Opened in 1897, Lippitt Hall filled the need for a drill hall and gymnasium facility on campus and a library for the College’s growing number of books. Built with locally quarried granite, it was named in honor of Gov. Charles W. Lippitt. The architecture of Lippitt Hall is unique to the campus, primarily in its use of Tudor-style facings on the north and south side dormers.
Kenyon Butterfield became the second president of Rhode Island College of Agriculture and Mechanic Arts, following the abrupt departure of John Washburn, its first president. Butterfield strove to make the college of greater service to a larger number of Rhode Islanders.
In 1888, local citizens purchased the 140-acre Oliver Watson Farm for $5,000 as a site for an agricultural experiment station and school. Little did they know the educational seed they planted would bloom into a distinguished university with a world-renowned reputation. To acknowledge those forward-looking citizens, URI will host a Founders’ Day Festival, Thursday, April […]
John Hosea Washburn was appointed principal of the State Agricultural School, which opened in 1890 with 26 students, 24 men and two women. Washburn successfully wrested the funding appropriation of land-grant status away from Brown University.
From Freek Day to Greek Week, the traditions of philanthropy and fun among the Greek community are still going strong. With Greek Week 2017 fast approaching, students are busy warming up their singing voices for Greek Sing and practicing their Lip Sync choreography. Since 1968, Freek Day has been an opportunity for members of Greek life to introduce […]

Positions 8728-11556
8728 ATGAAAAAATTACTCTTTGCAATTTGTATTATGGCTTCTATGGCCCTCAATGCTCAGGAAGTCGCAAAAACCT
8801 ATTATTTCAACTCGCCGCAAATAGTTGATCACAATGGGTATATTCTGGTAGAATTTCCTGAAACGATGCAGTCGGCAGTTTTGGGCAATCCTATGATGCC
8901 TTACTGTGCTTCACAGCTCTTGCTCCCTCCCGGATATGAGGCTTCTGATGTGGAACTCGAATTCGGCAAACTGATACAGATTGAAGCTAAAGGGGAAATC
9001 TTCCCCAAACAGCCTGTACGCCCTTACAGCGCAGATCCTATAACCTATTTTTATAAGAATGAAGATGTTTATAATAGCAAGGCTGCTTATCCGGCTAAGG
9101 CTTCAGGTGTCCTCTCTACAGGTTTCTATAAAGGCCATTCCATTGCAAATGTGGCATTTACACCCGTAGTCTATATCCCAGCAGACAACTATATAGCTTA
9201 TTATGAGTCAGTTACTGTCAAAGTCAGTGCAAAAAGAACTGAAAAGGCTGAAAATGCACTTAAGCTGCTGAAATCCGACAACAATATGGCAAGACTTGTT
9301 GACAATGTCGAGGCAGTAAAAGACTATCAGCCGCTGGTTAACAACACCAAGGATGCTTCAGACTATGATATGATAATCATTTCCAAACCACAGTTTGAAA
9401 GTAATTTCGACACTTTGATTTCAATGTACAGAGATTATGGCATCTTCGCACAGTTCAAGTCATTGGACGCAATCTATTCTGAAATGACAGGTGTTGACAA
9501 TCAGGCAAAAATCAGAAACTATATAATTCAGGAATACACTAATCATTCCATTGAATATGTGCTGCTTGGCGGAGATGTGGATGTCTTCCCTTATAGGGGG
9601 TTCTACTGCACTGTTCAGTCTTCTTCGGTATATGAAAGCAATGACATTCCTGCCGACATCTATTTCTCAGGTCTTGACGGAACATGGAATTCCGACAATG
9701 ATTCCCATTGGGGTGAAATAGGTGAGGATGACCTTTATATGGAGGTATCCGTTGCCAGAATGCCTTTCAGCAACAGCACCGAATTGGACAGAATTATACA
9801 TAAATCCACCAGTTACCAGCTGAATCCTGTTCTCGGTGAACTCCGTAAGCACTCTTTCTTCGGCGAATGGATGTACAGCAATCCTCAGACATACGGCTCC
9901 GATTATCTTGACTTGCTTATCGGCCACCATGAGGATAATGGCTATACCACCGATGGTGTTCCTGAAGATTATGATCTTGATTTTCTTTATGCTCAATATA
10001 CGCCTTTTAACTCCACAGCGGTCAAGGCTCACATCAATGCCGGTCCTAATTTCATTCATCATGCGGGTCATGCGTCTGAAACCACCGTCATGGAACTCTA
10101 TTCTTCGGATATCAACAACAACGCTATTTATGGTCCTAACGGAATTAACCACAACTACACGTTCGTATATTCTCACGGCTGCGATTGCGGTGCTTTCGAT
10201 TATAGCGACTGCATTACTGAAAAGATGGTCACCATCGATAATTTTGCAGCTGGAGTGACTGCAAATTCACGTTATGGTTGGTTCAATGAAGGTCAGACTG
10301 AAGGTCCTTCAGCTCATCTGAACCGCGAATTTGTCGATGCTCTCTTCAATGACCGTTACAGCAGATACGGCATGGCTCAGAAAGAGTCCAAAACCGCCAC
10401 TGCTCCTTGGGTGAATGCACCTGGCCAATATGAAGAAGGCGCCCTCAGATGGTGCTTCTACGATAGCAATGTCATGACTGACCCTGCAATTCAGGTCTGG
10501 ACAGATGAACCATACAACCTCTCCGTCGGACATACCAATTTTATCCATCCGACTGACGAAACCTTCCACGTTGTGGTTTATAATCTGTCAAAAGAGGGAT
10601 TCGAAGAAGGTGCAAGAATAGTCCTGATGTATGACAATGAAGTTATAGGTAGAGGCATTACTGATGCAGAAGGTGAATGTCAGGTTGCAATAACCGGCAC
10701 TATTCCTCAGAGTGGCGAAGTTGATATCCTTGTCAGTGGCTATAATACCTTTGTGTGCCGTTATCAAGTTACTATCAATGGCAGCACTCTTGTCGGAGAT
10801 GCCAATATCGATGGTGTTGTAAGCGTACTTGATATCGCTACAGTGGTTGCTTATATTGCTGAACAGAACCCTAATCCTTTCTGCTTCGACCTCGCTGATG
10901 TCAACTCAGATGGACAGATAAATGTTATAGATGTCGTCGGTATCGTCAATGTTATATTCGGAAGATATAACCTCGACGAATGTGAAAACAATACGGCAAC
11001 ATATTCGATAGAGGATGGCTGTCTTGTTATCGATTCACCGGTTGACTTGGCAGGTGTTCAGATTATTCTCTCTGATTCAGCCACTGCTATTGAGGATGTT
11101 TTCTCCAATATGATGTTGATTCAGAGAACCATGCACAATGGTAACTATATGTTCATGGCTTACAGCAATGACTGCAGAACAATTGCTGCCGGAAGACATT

A basketball buzz has returned to Rhody thanks to a second Atlantic 10 Championship won by the men’s team Sunday, March 12, and with it an an automatic bid to the NCAA tournament. Rhode Island was the talk of hoop analysts throughout the early part of the week on CBS, ESPN, CBS Sports Network, and the Sports Illustrated website as one of the hot, dangerous teams in the tourney.
When Rose Butler Browne was a student, she was known for her optimism and determination. Her quote in the 1920 edition of The Grist says it all: “I hate trig, that is why I want to stick it out.” She did, and in 1921 she received a bachelor’s degree from Rhode Island State College, now the University of Rhode Island, becoming the first African-American woman to do so.
Opened in 1928, Edwards Hall was built with the same rough squared ashlar granite as the earlier buildings on the Quadrangle.
Mark Plugovoy ’17, a Biomedical Engineering major from Lincoln, Rhode Island, captured a remarkable photo during the Light up the Quad event in front of Davis Hall.
It’s only fitting that the University launched its 125th anniversary on the Quad, kicking off off a yearlong celebration of the University’s founding in 1892.